By David M. Greenwald
My expectation is that Measure J is likely to pass the electorate with at least 70 percent of the vote next month. I have long supported the renewal of Measure J but I was disappointed, as I have noted on here, that we did not have more community-based discussion leading up to the renewal process—nor did we have a rigorous analysis of the impacts, positive and negative, of the now 20-year-old seminal land use law.
What I present here is not something new, but rather an alternative model that I have presented previous—one of its strengths is that it can work within the current structure of Measure J.
Moreover, it can also be build into the current planning process as part of either the Housing Element Update or the General Plan update.
Further, it has the advantage of enhancing the planning process that right now many have argued is antiquated—especially in terms of the age of the current General Plan.
The basic idea is to prepare for the next ten years of land use planning, figuring out how much housing and commercial space we need and then setting aside the land for that housing through a preapproval
process. This would take a vote of the public to exempt the land from a future Measure J vote.
How this would work would be just like a Housing Element or General Plan process. The council would approach a commission that could take in all the proposed projects and areas and determine which properties to consider and what rough sketches of the projects would look like.
One important part of this process is that we would need strong community buy-in. The 2007 Housing Element Steering Commission worked well because there were representatives across the board as part of that process.
This would be a public process where you would have workshops, public hearings, public meetings of the commission. Project applicants would come forward during this time to request consideration of their parcels for preapproval.
Ultimately it would go to council where the council would also hear public hearings, receive the report, and ultimately vote to preapprove the land.
The project would then have to go on the ballot. There are several parts of this. Obviously, it would go to the commissions—particularly Natural Resources, Open Space, Social Services and Planning.
It would have to go through a CEQA process just like any other project.
Ultimately it would go back to the council for final approval before it goes to the voters. As part of that approval, there would be project baseline features just like any Measure J vote. These would not have the level of specificity of a specific project.
But they would deal with the type of development—housing or commercial or mixed-use, it would cap the number of units, and it would also address things like affordable housing plan, and also whether the housing is ownership or rental and the basic type of housing.
The specifics of the projects would be planned after the preapproval process.
With any approach there are advantages and disadvantages.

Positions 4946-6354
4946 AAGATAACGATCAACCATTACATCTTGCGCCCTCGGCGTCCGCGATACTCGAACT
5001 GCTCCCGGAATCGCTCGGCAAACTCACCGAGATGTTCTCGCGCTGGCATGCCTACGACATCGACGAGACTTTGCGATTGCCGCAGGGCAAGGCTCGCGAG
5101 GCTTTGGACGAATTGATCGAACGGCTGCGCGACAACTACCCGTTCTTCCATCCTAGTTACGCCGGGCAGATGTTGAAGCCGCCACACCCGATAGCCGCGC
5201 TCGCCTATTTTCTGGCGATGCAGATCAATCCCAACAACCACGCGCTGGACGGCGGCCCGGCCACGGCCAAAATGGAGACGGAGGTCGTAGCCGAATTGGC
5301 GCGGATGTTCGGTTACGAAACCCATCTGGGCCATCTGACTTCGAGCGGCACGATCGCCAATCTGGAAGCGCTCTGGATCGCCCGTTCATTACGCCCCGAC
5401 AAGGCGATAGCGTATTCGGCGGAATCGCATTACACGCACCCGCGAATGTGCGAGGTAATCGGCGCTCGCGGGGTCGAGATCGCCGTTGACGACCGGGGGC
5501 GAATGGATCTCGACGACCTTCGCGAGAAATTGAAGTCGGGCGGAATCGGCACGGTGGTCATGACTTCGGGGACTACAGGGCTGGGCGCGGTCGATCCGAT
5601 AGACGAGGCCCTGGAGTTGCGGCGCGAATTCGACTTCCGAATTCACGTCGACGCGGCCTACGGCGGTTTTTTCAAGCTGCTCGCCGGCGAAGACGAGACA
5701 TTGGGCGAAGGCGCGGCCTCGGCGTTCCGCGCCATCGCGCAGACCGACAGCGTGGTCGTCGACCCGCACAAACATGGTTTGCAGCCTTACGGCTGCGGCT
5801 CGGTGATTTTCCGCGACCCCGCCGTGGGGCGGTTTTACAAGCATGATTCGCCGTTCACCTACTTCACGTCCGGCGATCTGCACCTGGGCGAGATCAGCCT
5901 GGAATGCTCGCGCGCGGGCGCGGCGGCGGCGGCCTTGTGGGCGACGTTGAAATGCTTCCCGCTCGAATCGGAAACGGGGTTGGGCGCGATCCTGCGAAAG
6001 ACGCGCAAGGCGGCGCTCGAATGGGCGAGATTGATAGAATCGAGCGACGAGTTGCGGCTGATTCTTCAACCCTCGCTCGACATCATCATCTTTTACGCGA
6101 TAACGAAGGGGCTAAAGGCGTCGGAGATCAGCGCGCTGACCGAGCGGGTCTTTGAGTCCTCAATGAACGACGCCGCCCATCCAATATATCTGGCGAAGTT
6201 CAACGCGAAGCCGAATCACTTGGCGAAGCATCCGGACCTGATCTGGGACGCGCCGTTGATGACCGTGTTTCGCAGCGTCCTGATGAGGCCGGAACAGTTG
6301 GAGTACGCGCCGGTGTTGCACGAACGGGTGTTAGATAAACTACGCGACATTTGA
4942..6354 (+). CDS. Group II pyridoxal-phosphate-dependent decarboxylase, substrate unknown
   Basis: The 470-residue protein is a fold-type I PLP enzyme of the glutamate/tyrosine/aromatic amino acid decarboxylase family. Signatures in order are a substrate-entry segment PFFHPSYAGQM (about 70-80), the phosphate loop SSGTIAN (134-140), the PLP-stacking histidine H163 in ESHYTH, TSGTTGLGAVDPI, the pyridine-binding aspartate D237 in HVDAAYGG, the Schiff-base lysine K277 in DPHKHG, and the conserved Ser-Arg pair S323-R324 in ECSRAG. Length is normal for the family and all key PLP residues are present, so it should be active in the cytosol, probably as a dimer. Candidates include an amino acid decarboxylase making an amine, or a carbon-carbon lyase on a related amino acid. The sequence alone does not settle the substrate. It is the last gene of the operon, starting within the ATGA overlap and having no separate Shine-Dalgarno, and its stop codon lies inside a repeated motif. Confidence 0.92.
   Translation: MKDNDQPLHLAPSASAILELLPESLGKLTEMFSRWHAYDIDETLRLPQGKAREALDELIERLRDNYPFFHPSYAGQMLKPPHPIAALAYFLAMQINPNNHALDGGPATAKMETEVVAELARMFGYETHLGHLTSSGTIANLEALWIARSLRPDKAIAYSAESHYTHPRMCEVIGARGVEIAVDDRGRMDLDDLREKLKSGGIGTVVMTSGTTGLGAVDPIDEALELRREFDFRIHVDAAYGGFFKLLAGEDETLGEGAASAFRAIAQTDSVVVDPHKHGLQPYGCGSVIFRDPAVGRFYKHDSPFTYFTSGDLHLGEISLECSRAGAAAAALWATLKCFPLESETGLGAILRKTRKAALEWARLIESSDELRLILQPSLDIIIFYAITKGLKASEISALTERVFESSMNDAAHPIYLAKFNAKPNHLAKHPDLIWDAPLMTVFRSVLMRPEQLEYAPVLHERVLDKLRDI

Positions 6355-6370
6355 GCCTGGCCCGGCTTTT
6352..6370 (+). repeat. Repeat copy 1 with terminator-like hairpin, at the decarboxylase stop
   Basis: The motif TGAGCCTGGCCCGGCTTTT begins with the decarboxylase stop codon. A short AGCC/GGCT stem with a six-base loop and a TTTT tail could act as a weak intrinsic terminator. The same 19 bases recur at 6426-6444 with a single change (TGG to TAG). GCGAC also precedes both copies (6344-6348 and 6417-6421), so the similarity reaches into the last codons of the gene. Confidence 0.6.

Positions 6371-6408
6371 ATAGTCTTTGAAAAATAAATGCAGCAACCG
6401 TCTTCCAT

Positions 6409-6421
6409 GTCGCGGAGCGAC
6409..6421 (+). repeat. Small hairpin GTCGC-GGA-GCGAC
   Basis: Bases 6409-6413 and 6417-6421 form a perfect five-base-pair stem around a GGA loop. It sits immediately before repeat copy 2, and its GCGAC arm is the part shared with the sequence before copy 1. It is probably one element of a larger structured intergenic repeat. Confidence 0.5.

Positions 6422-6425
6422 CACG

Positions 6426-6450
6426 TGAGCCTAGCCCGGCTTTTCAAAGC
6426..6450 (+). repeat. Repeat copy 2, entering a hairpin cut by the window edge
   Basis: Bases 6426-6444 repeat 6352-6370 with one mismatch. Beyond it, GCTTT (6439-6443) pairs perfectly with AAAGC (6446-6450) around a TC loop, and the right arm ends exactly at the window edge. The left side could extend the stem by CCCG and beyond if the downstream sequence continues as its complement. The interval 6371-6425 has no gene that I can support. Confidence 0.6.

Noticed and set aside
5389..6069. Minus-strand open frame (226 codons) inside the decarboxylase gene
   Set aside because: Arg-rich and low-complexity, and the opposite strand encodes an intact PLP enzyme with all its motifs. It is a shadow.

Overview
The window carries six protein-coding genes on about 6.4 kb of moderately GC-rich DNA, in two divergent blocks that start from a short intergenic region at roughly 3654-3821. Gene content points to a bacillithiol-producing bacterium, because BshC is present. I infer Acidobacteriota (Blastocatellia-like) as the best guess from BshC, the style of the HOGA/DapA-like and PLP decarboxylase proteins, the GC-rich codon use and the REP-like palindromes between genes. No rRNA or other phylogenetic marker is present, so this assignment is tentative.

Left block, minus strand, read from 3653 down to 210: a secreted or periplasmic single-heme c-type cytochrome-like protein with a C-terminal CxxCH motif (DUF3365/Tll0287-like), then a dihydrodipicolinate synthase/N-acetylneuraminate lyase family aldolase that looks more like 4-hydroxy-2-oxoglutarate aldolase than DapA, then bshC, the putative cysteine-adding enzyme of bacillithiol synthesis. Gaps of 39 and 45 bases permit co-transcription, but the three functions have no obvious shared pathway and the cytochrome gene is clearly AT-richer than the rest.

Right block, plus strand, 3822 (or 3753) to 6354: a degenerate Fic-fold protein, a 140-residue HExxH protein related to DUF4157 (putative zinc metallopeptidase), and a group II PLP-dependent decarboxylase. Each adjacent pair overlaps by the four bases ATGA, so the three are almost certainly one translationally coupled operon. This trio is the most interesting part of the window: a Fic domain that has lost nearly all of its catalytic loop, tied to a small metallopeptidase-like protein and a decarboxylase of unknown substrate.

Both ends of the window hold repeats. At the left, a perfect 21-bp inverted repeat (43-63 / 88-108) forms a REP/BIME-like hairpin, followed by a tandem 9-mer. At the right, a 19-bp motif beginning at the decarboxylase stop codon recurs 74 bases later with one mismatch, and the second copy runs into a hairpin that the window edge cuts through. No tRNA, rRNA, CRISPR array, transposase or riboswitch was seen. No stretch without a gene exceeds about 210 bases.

Among the advantages is, first, that it would not require a change to Measure J. Some will say, you are proposing weakening Measure J. No. The city can do this already under Measure J. It doesn’t touch Measure J—at the end of the day, the voters will get to decide.
But there are other advantages.
It ensures an actual planning process. I am suggesting a ten-year planning process, but it could be eight, or it could even be 30. But this forces the city to think about all of the projects that come forward at once.
Second, we deal with affordable housing up front. Every single project right now is a fight over affordable housing. There are costs and trade offs. This allows us to plan affordable housing over a specified period of time, to figure out how much we need and where it will go. We might even be able to set aside land overall and have a large land dedication site run by a non-profit affordable housing company.
Third, we gain more certainty for all involved. We don’t have to plan on a project-by-project basis. The developers will know before they have to do expensive environmental planning whether their project is being considered.
Those projects that are not preapproved will go to the back of the line for consideration.
There are disadvantages here as well.
The biggest is that the community demands a high degree of certainty and specificity with projects and there is a real question as to whether the voters will approve concepts with the specifics being held out until the planning process starts.
Remember, this is not the end of the story. Even if the voters vote to set aside land exempt from a future Measure J vote, that doesn’t end the process. They still have to put in an application and go through the normal planning process.
In my mind the fact that we can plan projects ten years out, the fact that we can offer more certainty once the preapproval process is done—and we can figure out in advance what housing we need, what type we need, where it’s going to go, and how much affordable housing we need—is only a good thing.
At the end of the day, if the voters don’t like the idea or the plan, they have the option of voting no.
—David M. Greenwald reporting
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